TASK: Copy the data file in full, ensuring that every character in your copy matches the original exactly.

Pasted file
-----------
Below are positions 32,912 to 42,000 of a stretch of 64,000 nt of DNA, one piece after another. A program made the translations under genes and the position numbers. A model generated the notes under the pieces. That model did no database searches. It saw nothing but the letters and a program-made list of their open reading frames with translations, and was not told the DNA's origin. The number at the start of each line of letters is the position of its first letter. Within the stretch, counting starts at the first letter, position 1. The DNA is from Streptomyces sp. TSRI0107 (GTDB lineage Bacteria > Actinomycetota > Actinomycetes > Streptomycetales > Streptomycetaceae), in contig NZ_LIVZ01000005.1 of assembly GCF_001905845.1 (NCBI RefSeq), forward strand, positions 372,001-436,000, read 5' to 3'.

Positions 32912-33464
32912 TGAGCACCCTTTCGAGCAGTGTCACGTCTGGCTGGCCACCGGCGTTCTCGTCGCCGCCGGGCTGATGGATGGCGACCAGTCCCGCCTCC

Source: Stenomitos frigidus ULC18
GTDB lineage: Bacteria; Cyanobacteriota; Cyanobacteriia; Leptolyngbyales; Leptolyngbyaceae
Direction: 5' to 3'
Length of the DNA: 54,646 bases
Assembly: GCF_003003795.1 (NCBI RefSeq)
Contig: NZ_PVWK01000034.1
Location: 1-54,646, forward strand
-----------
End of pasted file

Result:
Below are positions 32,912 to 42,000 of a stretch of 64,000 nt of DNA, one piece after another. A program made the translations under genes and the position numbers. A model generated the notes under the pieces. That model did no database searches. It saw nothing but the letters and a program-made list of their open reading frames with translations, and was not told the DNA's origin. The number at the start of each line of letters is the position of its first letter. Within the stretch, counting starts at the first letter, position 1. The DNA is from Streptomyces sp. TSRI0107 (GTDB lineage Bacteria > Actinomycetota > Actinomycetes > Streptomycetales > Streptomycetaceae), in contig NZ_LIVZ01000005.1 of assembly GCF_001905845.1 (NCBI RefSeq), forward strand, positions 372,001-436,000, read 5' to 3'.

Positions 32912-33464
32912 TGAGCACCCTTTCGAGCAGTGTCACGTCTGGCTGGCCACCGGCGTTCTCGTCGCCGCCGGGCTGATGGATGGCGACCAGTCCCGCCTCC

Source: Stenomitos frigidus ULC18
GTDB lineage: Bacteria; Cyanobacteriota; Cyanobacteriia; Leptolyngbyales; Leptolyngbyaceae
Direction: 5' to 3'
Length of the DNA: 54,646 bases
Assembly: GCF_003003795.1 (NCBI RefSeq)
Contig: NZ_PVWK01000034.1
Location: 1-54,646, forward strand